The political impasse behind the US government shutdown showed no signs of abating as it entered its fifth day on Saturday with President Barack Obama asking the opposition to pass the federal budget with no strings attached and refusing to "pay a ransom" to end the crisis.
Warning that an economic shutdown with debt default would be "dramatically worse", Obama said in his weekly address, "There's only one way out of this reckless and damaging shutdown: pass a budget that funds our government, with no partisan strings attached."
Making it clear that he would not back down, Obama warned, "For as reckless as a government shutdown is, an economic shutdown that comes with default would be dramatically worse."
Appealing to the opposition to end the deadlock, Obama said, "Take that vote. Stop this farce. End this shutdown now."
The House of Representatives prepared for today's session but with no expectations of progress on either the shutdown which began on Tuesday or a measure to raise the nation's USD 16.7 trillion debt ceiling.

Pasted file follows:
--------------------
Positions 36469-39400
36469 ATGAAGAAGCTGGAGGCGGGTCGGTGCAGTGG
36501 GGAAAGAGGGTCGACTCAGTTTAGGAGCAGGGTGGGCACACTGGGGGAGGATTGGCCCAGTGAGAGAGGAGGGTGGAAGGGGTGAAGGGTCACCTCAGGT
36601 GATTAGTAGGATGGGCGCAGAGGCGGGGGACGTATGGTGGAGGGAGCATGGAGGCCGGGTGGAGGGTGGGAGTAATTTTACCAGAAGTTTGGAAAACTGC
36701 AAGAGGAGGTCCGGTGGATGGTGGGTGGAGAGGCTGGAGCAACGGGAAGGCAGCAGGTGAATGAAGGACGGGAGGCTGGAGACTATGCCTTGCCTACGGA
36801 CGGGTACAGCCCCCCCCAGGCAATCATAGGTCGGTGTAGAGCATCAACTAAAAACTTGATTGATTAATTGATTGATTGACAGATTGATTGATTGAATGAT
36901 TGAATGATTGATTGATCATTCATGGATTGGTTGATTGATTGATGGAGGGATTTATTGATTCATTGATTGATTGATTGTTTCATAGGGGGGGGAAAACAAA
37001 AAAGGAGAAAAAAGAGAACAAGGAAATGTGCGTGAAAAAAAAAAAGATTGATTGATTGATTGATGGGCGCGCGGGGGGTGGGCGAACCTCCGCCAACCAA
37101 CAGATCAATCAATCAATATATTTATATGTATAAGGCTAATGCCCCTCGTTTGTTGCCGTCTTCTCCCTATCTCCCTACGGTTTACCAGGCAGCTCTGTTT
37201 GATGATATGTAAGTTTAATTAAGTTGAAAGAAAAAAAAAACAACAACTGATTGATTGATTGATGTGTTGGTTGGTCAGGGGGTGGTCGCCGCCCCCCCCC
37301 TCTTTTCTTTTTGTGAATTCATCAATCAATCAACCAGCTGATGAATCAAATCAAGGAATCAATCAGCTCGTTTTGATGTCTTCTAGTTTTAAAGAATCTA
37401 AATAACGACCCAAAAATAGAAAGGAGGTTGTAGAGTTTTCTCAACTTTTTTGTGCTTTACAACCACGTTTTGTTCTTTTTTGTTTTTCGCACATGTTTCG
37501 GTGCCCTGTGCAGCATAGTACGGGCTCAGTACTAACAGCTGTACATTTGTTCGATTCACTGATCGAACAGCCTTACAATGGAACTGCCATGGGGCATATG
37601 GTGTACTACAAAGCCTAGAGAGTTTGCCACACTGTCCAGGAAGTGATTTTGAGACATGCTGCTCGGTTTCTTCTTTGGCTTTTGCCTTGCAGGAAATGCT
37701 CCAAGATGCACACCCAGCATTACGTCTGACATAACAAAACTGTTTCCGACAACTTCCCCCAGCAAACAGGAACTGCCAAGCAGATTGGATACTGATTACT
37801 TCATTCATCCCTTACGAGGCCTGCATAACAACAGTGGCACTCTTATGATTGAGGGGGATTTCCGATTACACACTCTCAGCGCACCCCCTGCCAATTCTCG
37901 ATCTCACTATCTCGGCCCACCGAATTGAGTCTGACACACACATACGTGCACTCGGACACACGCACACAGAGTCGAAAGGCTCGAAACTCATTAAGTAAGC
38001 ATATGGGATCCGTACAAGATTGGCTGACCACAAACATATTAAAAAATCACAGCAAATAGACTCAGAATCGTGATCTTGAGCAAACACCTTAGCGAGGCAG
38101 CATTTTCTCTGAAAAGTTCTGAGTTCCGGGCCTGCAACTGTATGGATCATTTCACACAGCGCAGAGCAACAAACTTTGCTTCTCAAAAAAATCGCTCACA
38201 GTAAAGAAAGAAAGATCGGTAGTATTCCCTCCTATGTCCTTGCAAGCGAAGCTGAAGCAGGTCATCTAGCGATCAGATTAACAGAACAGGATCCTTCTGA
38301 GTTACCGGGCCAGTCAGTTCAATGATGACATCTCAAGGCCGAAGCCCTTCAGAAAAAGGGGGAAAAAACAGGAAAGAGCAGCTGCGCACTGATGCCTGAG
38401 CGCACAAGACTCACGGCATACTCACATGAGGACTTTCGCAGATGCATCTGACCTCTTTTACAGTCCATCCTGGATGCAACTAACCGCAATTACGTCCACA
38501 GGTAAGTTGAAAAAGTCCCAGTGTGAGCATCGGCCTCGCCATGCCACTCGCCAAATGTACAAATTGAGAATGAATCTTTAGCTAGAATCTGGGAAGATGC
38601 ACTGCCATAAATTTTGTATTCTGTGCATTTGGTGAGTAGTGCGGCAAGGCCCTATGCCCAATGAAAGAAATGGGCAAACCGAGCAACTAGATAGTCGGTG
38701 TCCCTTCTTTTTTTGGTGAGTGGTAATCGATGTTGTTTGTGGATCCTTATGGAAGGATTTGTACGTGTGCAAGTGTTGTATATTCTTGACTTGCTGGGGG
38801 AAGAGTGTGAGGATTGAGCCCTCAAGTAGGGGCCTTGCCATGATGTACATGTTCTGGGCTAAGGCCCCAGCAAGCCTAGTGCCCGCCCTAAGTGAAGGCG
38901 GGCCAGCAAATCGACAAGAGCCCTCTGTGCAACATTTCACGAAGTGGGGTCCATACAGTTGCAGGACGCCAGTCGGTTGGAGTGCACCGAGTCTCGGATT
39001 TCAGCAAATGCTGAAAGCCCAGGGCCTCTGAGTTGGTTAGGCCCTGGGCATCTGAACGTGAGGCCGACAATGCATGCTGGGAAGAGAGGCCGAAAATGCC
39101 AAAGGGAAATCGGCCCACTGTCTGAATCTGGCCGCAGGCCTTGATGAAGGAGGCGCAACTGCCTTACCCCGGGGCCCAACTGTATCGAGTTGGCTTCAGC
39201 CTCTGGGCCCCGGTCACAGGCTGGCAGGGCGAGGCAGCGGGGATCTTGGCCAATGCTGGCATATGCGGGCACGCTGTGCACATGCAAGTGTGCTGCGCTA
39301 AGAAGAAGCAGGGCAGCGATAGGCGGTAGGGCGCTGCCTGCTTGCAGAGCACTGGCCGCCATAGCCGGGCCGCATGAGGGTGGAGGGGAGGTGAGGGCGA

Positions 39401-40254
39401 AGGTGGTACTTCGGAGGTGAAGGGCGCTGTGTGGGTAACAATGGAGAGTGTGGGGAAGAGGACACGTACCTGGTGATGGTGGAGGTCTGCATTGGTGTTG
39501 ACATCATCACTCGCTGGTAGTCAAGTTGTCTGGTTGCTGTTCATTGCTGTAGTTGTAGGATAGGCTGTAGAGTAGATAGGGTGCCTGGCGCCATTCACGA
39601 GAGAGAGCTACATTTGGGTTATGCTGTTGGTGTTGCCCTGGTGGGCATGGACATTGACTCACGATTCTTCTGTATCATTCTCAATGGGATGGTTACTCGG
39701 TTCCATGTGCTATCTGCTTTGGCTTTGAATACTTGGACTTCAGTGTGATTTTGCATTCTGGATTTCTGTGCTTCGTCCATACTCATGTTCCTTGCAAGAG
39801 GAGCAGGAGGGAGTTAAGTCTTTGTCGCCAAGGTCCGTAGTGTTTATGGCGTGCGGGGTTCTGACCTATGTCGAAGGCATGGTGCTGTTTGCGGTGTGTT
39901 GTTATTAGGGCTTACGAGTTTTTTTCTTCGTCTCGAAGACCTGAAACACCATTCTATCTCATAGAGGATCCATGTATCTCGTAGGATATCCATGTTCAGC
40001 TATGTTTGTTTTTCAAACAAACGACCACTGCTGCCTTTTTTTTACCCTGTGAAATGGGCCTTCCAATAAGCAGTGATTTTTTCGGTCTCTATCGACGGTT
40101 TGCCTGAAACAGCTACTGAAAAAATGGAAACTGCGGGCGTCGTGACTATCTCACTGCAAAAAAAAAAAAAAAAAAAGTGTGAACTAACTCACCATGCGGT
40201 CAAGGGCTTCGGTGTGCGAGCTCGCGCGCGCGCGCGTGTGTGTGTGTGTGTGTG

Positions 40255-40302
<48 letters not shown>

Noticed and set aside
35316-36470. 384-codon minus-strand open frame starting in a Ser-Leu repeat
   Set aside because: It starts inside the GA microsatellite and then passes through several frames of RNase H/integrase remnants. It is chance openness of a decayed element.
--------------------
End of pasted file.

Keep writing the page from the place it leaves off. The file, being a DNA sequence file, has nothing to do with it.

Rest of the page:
Congress must act by October 17 in order to avoid a government debt default.
Obama said the Americans "don't get to demand ransom in exchange for doing their job. Neither does Congress. They don't get to hold our democracy or our economy hostage over a settled law. They don't get to kick a child out of Head Start if I don't agree to take her parents' health insurance away. That's not how our democracy is supposed to work." "That's why I won't pay a ransom in exchange for reopening the government. And I certainly won't pay a ransom in exchange for raising the debt ceiling," Obama said.
The US government closed non-essential operations after Congress failed to strike a deal on spending and budget due to differences over 'Obamacare', the signature healthcare programme of President Obama. Republicans and Democrats are blaming each other for the impasse.
The shutdown has left nearly 800,000 employees on unpaid leave and closed national parks, tourist sites, official websites, office buildings, and more establishments.
Republican House of Representatives Speaker John Boehner, following the meeting with his party colleagues, offered no clue as to how he intends to resolve the problem.
"We are locked in an epic battle," Boehner told his Congressional colleagues urging them to act tough.
"This isn't some damn game," Boehner told reporters.